Fit the Fourth.
THE HUNTING.

The Bellman looked uffish, and wrinkled his brow.
"If only you'd spoken before!
It's excessively awkward to mention it now,
With the Snark, so to speak, at the door!

"We should all of us grieve, as you well may believe,
If you never were met with again—
But surely, my man, when the voyage began,
You might have suggested it then?

"It's excessively awkward to mention it now—
As I think I've already remarked."
And the man they called "Hi!" replied, with a sigh,
"I informed you the day we embarked.

"You may charge me with murder—or want of sense—
(We are all of us weak at times):
But the slightest approach to a false pretense
Was never among my crimes!

"I said it in Hebrew—I said it in Dutch—
I said it in German and Greek:
But I wholly forgot (and it vexes me much)
That English is what you speak!"

"'Tis a pitiful tale," said the Bellman, whose face
Had grown longer at every word:
"But, now that you've stated the whole of your case,
More debate would be simply absurd.

"The rest of my speech" (he explained to his men)
"You shall hear when I've leisure to speak it.
But the Snark is at hand, let me tell you again!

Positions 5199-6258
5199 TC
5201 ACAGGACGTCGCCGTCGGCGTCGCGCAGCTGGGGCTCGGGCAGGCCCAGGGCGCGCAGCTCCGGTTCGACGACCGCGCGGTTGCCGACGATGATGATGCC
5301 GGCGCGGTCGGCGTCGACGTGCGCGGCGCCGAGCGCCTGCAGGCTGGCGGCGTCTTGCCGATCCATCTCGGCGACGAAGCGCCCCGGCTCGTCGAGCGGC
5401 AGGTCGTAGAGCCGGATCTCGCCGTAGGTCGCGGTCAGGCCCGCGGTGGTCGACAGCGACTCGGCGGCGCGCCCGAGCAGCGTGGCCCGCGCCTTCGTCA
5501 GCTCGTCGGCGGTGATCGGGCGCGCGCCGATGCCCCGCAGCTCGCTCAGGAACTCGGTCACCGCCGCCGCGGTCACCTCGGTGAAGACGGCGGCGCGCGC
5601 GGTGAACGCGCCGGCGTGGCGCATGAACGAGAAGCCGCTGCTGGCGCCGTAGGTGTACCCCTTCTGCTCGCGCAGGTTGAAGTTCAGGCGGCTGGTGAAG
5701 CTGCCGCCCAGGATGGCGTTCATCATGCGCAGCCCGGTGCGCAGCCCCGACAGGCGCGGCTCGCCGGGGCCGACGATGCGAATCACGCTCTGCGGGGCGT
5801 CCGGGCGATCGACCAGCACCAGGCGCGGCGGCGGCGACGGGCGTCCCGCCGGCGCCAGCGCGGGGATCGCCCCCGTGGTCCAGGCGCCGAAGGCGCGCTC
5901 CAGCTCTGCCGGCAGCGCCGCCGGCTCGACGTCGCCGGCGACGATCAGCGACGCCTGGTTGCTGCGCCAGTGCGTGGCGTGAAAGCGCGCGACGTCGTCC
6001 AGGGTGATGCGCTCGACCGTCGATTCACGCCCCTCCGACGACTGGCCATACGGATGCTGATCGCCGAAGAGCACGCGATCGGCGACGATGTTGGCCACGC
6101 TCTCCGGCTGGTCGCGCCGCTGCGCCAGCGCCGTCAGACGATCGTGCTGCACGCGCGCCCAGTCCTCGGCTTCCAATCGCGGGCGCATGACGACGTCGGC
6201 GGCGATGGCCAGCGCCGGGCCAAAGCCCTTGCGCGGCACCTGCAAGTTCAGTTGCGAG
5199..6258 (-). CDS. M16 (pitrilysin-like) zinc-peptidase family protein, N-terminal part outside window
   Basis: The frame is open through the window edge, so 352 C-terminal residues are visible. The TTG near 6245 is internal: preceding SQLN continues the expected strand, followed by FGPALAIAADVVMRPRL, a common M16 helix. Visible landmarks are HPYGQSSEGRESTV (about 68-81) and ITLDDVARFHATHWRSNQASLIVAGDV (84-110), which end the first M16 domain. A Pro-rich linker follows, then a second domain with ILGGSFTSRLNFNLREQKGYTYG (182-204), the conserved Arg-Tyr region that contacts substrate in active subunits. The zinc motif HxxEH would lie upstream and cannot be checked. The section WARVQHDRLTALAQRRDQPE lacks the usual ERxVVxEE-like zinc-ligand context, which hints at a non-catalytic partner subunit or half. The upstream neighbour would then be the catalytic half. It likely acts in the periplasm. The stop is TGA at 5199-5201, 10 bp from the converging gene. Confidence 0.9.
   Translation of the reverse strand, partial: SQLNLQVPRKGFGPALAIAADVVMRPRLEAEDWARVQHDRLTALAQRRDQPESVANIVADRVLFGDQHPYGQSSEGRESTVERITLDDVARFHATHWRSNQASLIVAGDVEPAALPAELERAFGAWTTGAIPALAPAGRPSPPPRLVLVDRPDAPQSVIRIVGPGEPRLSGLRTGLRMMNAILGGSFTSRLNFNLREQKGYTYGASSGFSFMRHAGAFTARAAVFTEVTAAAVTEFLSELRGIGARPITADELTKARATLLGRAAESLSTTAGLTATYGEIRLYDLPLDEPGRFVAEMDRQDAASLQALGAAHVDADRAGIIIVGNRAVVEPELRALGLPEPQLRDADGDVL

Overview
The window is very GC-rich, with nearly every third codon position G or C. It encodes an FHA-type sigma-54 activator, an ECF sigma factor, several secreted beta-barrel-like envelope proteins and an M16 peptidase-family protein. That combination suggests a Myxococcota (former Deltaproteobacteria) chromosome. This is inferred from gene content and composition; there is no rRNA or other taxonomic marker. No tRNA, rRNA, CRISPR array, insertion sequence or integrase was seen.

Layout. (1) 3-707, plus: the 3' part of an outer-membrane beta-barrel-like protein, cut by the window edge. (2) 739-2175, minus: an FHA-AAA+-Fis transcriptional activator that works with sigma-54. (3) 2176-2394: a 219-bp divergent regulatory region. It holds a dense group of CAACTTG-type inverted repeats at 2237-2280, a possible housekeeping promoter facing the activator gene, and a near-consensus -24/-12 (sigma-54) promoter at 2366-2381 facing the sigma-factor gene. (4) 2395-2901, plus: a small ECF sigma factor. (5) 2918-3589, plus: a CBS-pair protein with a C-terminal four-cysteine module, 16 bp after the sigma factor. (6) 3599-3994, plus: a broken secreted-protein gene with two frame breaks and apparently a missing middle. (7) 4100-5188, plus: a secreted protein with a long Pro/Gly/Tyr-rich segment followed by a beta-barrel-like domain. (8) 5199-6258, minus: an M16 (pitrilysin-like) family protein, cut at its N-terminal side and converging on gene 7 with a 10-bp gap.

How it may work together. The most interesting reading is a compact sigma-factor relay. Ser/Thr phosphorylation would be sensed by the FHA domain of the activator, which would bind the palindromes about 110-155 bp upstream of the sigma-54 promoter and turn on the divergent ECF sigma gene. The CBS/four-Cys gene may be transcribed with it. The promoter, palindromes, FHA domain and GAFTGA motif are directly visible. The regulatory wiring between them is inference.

'Tis your glorious duty to seek it!

"To seek it with thimbles, to seek it with care;
To pursue it with forks and hope;
To threaten its life with a railway-share;
To charm it with smiles and soap!

"For the Snark's a peculiar creature, that won't
Be caught in a commonplace way.
Do all that you know, and try all that you don't:
Not a chance must be wasted to-day!

"For England expects—I forbear to proceed:
'Tis a maxim tremendous, but trite:
And you'd best be unpacking the things that you need
To rig yourselves out for the fight."

Then the Banker endorsed a blank check (which he crossed),
And changed his loose silver for notes.
The Baker with care combed his whiskers and hair,
And shook the dust out of his coats.

The Boots and the Broker were sharpening a spade—
Each working the grindstone in turn:
But the Beaver went on making lace, and displayed
No interest in the concern:

Though the Barrister tried to appeal to its pride,
And vainly proceeded to cite
A number of cases, in which making laces
Had been proved an infringement of right.

The maker of Bonnets ferociously planned
A novel arrangement of bows:
While the Billiard-marker with quivering hand
Was chalking the tip of his nose.

But the Butcher turned nervous, and dressed himself fine,
With yellow kid gloves and a ruff—
Said he felt it exactly like going to dine,
Which the Bellman declared was all "stuff."

"Introduce me, now there's a good fellow," he said,